Three or four centuries after the siege of Troy, there lived a poor old blind poet, named Homer, who wandered from place to place playing his lyre and reciting wonderful verses recounting the adventures of the Greek heroes and their great deeds during the Trojan War.
About Homer we really know very little (or nothing).
It is said that he lived to a very old age and that, although he was poor most of his life, he was honored after his death.
Many years later, attempts were made to find out information about his life and where he was born. Many cities claimed to be his birthplace, but, although it was never certain where he was born, the most widely accepted version was that it was the island of Chios.
Gods forbid I should be compared to father Homer, but you can definitely know things about me.
Although my father calls me Javier, almost everyone calls me Paco. So, from now on I will write you as Paco: Paco Álvarez.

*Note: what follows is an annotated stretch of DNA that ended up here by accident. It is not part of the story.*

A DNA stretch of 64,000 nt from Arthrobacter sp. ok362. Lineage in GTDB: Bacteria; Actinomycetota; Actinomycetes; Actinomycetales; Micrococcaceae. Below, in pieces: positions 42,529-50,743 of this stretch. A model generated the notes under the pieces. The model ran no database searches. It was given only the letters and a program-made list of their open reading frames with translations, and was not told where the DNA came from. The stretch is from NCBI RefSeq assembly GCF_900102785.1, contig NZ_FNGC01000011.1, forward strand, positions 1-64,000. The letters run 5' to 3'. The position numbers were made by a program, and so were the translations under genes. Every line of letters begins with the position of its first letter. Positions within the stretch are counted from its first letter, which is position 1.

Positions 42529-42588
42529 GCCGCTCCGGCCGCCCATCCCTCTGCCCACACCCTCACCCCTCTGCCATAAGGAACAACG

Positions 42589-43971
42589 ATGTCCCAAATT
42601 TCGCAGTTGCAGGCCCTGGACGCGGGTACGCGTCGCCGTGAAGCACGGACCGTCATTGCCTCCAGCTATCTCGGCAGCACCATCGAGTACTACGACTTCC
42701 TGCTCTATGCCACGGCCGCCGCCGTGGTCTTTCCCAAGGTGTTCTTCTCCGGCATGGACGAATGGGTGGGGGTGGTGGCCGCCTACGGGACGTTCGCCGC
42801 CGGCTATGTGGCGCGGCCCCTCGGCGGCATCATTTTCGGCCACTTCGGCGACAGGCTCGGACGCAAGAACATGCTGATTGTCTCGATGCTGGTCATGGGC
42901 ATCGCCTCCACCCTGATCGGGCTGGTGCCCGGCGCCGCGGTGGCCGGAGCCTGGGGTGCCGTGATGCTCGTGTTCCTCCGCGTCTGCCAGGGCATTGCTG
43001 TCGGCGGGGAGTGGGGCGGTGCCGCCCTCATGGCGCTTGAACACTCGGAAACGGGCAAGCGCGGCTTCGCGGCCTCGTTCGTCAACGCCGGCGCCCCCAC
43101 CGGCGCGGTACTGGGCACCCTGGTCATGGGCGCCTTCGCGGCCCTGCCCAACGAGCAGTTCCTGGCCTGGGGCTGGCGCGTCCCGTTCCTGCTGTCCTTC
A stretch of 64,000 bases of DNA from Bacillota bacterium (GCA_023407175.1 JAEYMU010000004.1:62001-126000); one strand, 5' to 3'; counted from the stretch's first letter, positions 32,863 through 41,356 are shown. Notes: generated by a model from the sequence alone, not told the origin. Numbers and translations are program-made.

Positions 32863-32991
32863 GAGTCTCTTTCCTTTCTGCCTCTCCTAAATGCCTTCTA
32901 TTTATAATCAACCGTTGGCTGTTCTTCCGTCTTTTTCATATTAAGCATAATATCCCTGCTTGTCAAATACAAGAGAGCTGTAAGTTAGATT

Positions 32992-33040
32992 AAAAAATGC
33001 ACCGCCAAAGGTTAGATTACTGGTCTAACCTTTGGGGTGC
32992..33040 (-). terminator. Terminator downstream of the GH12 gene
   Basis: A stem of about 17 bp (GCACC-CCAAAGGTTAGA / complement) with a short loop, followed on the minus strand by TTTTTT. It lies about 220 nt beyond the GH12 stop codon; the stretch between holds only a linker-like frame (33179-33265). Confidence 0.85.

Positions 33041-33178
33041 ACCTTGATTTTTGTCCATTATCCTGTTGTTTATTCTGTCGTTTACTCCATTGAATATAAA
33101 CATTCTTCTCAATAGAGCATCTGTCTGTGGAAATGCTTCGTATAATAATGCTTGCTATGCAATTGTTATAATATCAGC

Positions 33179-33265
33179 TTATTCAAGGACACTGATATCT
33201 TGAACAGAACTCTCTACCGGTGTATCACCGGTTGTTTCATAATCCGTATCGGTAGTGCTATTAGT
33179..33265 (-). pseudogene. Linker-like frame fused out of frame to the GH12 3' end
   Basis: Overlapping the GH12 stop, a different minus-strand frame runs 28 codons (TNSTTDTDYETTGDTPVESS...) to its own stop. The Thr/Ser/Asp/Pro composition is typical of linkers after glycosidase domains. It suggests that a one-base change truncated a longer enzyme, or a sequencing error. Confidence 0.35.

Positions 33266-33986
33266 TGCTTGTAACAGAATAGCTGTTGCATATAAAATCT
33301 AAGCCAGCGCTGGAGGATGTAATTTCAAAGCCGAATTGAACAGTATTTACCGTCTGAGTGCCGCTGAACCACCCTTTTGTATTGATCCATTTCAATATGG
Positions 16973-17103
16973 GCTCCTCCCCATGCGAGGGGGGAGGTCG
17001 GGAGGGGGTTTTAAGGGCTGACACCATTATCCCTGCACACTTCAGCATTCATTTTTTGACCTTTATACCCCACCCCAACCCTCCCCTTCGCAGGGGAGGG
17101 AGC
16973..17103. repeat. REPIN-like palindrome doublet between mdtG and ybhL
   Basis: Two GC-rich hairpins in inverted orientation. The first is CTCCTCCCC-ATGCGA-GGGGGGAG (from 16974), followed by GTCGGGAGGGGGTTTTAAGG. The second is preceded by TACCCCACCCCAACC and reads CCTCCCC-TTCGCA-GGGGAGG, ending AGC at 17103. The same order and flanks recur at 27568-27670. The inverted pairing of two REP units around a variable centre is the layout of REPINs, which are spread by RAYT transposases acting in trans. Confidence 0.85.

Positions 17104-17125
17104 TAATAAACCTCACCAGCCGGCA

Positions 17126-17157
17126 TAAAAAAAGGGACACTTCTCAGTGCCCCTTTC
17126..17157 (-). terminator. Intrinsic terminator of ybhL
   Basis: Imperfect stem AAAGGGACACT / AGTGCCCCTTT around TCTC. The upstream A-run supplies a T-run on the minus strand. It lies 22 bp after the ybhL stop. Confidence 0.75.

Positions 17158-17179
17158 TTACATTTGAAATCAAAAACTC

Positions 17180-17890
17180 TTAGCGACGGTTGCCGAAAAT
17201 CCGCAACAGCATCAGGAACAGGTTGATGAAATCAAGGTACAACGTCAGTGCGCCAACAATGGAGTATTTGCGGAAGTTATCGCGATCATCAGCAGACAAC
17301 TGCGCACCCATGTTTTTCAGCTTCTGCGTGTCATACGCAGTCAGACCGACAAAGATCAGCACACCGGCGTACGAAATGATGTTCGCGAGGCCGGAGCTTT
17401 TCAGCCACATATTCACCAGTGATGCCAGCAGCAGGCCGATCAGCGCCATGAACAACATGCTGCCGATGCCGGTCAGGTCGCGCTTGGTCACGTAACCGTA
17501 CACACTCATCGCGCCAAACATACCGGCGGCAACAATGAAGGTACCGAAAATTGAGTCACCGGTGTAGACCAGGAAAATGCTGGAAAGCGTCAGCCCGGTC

I don’t know if you already knew me before.
Maybe you just discovered me and you were already curious.
It doesn’t really matter. If you’ve signed up for this newsletter it’s because you want more of what I have.
I have no reliable data on this, but I’m pretty sure that many of the people who know me online (or, rather, know what I publish online) think of me as some sort of medieval monk cloistered in a library and sharing breadcrumbs with the mice so they don’t eat the manuscripts.
This is not really the case.
In fact, there are periods in my life when I can go weeks without reading a book, simply because I get hooked on some series or videogame.
I don’t want you to think I’m one of those pure enlightened characters you can find elsewhere on the internet.
I eat meat and occasionally get drunk on beer, bourbon and/or flavored Polish vodka.
Also, when I write on WhatsApp I don’t use the opening question and exclamation marks.
I think it’s great if you practice veganism, are a teetotaler and/or are a cloistered nun.
I want you to know from the beginning that whatever you do is fine with me.
Enough information for today.
In tomorrow’s email I will tell you about the important relationship of Aristides, “the best and most honorable man of Athens” according to Herodotus and Plato, with a link that is in all my emails.
P. S. Hey, if you are reading this on LatinFromScratch.com, you will like to know you can get daily emails like this very post you’ve just read if you subscribe to my free newsletter.